Referring to FIG. 11 anchoring shoe 17a is an integral part of matting 10 and 11 to provide secure anchoring in front on non-driving wheel 51 -- even if this rests on wet and smooth ice. Shoe 17a is an elastomer material and contains a recess 18a on its top side. The recess 18a is large and deep enough to provide space for folding webbing 12 backwards -- prior to positioning matting -- for purpose of establishing elastomer contact or rubber-to-rubber bite between matting 11 and the non-driving wheel 51.
Both mattings 10 and 11 contain transverse corrugations 19a on the side opposite of shoe 17a. Either matting may be used for anchoring or for traction, depending upon the length of wheelbase -- as previously disclosed. When used as anchoring matting, corrugations 19a face the ground to enhance anchoring force; when used as traction matting, corrugations 19a face the driving wheel to enhance the coefficient of traction. Although not illustrated, it should be recognized that the corrugations may have other shapes -- such as V shapes -- thus then designed to provide similar function as do generally V-shaped ribs, typically found on rubber tired industrial and construction vehicles.
In extricating a mired vehicle such as a car, van, camper, or pick-up truck, the procedure, using the winching accessory, is as follows: The matting 11 positioned firmly in front of wheel 51, webbing 12 is first folded flat upon itself or backwards, as described. The webbing is then laid along the outside of wheel 51. Matting 10 is then folded downwards in front of wheel 50 as shown in FIGS. 8 and 10 in a way to avoid any appreciable slack in the webbing 12 between wheels 50 and 51 when tire strap assembly 200 has been installed. Tire strap 13a of assembly 200 is now slipped through the nearmost wheel slot or spoke in wheel 50; the hose 16a slid around it; the matting 10 folded downward over hose 16a and laterally adjusted so that it centers tha matting 10 (FIG. 10), whereafter the tire strap 13a is coupling together by coupling means 14a and 15a. The buckle 15a contains adjustment means so that strap 13a may be tightened securely around wheel 50 by merely pulling at the free end of the strap.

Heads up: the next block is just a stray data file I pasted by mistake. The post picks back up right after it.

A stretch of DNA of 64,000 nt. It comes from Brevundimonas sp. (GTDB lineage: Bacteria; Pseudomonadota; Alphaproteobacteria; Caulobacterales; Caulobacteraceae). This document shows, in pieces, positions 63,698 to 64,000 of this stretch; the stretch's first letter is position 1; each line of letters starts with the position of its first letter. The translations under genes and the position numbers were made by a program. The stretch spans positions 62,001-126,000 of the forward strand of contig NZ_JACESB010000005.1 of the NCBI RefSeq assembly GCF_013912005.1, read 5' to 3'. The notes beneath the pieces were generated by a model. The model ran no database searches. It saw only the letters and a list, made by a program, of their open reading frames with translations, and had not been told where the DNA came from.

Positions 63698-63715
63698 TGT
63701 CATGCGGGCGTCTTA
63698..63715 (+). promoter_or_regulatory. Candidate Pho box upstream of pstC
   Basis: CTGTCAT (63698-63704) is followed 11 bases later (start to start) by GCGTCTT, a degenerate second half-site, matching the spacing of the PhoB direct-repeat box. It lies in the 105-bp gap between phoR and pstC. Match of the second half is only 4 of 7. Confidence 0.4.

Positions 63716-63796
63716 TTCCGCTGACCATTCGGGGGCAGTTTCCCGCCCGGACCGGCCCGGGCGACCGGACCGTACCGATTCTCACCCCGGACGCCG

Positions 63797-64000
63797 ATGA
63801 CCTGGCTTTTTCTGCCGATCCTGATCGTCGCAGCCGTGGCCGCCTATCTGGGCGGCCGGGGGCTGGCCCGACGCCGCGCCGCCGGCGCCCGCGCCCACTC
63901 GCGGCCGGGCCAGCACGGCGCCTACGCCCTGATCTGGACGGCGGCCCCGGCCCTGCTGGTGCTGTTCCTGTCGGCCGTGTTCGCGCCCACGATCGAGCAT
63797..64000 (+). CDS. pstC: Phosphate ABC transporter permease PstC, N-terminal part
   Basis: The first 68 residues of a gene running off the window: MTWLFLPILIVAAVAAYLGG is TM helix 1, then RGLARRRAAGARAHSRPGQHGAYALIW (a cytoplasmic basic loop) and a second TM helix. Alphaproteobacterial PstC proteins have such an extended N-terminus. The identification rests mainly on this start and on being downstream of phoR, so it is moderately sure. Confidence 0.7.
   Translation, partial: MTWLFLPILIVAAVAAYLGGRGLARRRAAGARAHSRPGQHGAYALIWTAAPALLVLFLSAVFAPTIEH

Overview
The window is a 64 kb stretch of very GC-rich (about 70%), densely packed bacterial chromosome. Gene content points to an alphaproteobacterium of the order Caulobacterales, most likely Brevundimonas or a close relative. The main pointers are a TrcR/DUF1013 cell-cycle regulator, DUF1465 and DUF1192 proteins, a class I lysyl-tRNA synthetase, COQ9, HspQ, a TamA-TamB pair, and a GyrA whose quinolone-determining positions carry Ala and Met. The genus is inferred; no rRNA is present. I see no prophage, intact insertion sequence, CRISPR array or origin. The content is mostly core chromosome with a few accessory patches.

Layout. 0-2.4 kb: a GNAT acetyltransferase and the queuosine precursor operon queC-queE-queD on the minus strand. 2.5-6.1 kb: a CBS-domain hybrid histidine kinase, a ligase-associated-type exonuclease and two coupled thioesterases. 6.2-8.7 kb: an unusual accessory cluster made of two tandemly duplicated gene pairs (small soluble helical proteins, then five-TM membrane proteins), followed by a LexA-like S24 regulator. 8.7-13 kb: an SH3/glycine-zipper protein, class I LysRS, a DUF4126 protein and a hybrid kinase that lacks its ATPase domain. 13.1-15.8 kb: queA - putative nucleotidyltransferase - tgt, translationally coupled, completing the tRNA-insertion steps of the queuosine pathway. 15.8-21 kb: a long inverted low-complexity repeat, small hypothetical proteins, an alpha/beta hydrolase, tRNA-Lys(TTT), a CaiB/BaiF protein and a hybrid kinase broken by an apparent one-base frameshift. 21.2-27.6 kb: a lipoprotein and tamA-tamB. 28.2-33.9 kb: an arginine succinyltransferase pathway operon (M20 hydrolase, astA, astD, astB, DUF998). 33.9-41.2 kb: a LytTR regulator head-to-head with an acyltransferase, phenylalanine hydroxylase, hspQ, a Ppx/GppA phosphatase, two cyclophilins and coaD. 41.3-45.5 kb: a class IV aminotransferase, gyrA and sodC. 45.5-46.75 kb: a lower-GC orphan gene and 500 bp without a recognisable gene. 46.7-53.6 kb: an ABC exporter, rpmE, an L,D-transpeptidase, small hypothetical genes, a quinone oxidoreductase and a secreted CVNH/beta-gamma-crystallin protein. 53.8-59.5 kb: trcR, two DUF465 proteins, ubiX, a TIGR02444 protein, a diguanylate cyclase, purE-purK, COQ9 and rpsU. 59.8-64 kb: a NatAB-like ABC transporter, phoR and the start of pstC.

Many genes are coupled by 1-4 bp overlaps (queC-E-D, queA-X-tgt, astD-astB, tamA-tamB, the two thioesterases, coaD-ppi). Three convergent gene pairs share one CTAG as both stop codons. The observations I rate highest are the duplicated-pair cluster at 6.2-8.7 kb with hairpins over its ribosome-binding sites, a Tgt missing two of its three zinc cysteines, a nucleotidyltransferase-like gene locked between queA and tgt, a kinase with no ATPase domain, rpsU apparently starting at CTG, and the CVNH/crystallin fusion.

Since the vehicle incorporates a differential mechanism between the two driving wheels, as discussed previously, the same procedure must, with the winching accessory, be repeated for the opposite side of the vehicle, which is then ready to be extricated. The vehicle transmission is engaged in low forward gear on vehicles with rear wheel drive (or in case of front wheel drive vehicles, the reverse gear is engaged). As the driving wheel 50 begins to rotate, the hose 16a will become a fulcrum (as shown in FIG. 8), around which the wheel will revolve. As both driving wheels are similarly connected to device 100, the vehicle will winch itself out of its predicament. In so doing, the matting 10 will be wound up upon the wheel 50 as the vehicle proceeds. When the wheel 50 revolved to a position essentially as shown in FIG. 12, the vehicle is stopped. Upon releasing coupling means 14a and 15a the strap assembly 200 and the device 100 may be retrieved.
It should be noted that the downward fold in the matting 10 will be maintained as the vehicle is extricated. Firstly, by virtue of a downward force toward the ground, exerted by strap 13a as the wheel 50 begins to rotate thus wedging the fold around the hose 16a. Subsequently, this wedging force is being maintained by virtue of the strain being built up between mattings 10 and 11 in the process of overcoming the vehicle's resistance to be moved. The latter force causes the strap 13a to take a biased position around the tire 50 as shown in FIG. 12 and thus securely clamps the matting 10 to the tire of the driving wheel 50 in a self-energizing fashion. The design of the coupling means 14a and 15a is such, that they be expeditiously uncoupled even when strap 13a has been subjected to high strain.
The "extricating capacity" of an arrangement as described above in determined essentially by three factors, namely, (a) component breaking strength of device 100 and assembly 200 and (b) initial and prevailing anchoring force provided by matting 11 and (c) amount of vehicle rim-pull available; all three factors as set forth below: